Over Easy: …one more thing
I have a personal story to tell this morning, following a day when most of us eat ourselves into a stupor and are thankful for friends, family, shelter, and enough resources to provide a Thanksgiving dinner. The personal story isn’t long, I simply had one of those occasional eye-opening moments.
Our local blood collection organization, South Bend Medical Foundation, has been offering incentives to entice people to donate blood. A few months ago it was a $10 Speedway gas card. This month it is a coupon for a free turkey from a local supermarket. I was overdue to donate blood anyway, so this prompted me do it a couple of weeks ago.
In December I always am invited to attend a Christmas luncheon the university puts on for retirees. Attendees receive a coupon from the same local supermarket for a turkey, plus potatoes, dinner rolls and a pie — the basics of a traditional holiday meal. I pass up the luncheon, and I always receive my coupon by mail a few days after the event. In the past I’ve returned the coupon to the university’s Human Resources office for donation to a local charity.
This year I was considering redeeming one of the coupons for a free turkey and preparing it later this winter for family or friends, and then maybe making turkey soup from a meaty carcass! Yum!
Then I read this…
…for millions of poor Americans who rely on food stamps, reductions that began this month present awful choices. One gallon of milk for the kids instead of two. No fresh broccoli for dinner or snacks to take to school. Weeks of grits and margarine for breakfast.
A Texas school is standing by its policy after cafeteria workers threw a sixth grader’s breakfast in the trash when they realized his account was short 30 cents.
There are 16.4 million American children living in poverty. That’s nearly one quarter (22.6 percent) of all of our children. More alarming is that the percentage of poor children has climbed by 4.5 percent since the start of the Great Recession in 2007. And poor means poor. For a family of three with one child under 18, the poverty line is $18,400.
To add to the misery, Washington has decided that the best way to tackle childhood poverty is to have poor kids eat less. Both parties already have agreed to cut billions from the Supplemental Nutrition Assistance Program (Food Stamps). As of November 1, payments dropped from $668 a month to $632 for more than 47 million lower-income people — 1 in 7 Americans, most of them children.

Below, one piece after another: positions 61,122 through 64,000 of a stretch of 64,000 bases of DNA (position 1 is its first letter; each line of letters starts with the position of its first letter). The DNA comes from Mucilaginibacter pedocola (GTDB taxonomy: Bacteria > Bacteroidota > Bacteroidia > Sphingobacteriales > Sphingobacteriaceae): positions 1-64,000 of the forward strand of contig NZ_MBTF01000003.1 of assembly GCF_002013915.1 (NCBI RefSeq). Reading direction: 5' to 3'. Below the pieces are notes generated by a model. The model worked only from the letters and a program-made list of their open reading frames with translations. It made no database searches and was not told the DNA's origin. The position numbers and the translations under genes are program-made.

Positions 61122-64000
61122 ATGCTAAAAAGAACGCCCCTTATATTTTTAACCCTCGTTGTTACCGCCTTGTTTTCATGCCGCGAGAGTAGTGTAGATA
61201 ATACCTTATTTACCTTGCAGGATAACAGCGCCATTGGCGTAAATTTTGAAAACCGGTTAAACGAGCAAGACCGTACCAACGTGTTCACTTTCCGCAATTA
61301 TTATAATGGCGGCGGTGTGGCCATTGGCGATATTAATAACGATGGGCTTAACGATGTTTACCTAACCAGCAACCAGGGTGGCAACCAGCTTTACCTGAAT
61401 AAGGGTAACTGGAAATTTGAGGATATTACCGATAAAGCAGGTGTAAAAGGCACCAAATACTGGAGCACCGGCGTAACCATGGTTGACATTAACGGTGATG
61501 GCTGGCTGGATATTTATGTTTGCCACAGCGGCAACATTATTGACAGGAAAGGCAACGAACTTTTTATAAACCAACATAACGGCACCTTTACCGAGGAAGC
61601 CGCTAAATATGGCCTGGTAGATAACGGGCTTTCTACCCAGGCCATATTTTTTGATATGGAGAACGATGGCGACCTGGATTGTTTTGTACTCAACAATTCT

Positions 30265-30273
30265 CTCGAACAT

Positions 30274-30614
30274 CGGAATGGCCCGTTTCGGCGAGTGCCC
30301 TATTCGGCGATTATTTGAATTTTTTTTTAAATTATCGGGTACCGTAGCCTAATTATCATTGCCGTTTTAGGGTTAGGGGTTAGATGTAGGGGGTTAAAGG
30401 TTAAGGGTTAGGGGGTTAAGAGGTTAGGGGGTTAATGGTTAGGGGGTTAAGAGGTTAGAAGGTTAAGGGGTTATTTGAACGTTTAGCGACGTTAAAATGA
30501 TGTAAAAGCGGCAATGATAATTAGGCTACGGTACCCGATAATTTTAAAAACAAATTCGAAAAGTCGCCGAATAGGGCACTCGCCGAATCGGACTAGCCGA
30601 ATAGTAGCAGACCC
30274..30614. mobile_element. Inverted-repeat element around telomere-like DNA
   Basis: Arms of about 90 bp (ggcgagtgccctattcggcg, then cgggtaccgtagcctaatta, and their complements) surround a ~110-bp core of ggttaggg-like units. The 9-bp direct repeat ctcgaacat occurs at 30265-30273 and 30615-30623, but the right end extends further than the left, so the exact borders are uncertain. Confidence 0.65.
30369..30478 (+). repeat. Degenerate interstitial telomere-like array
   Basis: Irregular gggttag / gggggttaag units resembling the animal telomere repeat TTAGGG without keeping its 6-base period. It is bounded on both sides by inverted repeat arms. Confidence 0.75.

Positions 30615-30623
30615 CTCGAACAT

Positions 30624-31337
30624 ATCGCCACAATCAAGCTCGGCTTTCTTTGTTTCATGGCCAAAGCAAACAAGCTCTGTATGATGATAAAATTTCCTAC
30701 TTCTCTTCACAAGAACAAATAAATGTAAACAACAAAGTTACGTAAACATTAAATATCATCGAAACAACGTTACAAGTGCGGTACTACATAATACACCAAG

The latest proof of how indispensable those programs are came on Wednesday, when the Census Bureau released new poverty figures under its so-called Supplemental Poverty Measure (SPM). Poverty is high in the United States no matter how it is measured, but the SPM — which puts the overall poverty rate at 16 percent, or 50 million people — shows that it would be much worse if not for government aid.
…and to get your blood boiling, this…
Perhaps a fairer measure that may indicate whether a company can afford to increase its employees’ wages is the profitability of these companies. Net income in all but one of these companies has increased over the past five fiscal years. Kroger’s net income more than tripled since fiscal year 2008 to nearly $1.4 billion.
I think many of us who have enough food — I have never missed a meal because I couldn’t afford to eat — can get just a bit complacent in our relative comfort. This is definitely not intended to be a “Yay for ME!” story, but I am turning in both turkey coupons to be donated to the Food Bank of Northern Indiana, and I’ve also contributed to a special “double it” program at a local retailer that double-matches my contribution to feed the hungry. I hope those of us who are not struggling to feed ourselves and our families during the holidays can manage a small contribution to help those who are.
NOTE: I am in Indianapolis for Thanksgiving weekend, so I probably won’t be around Over Easy much this morning to host(ess). Carry on, I know you will!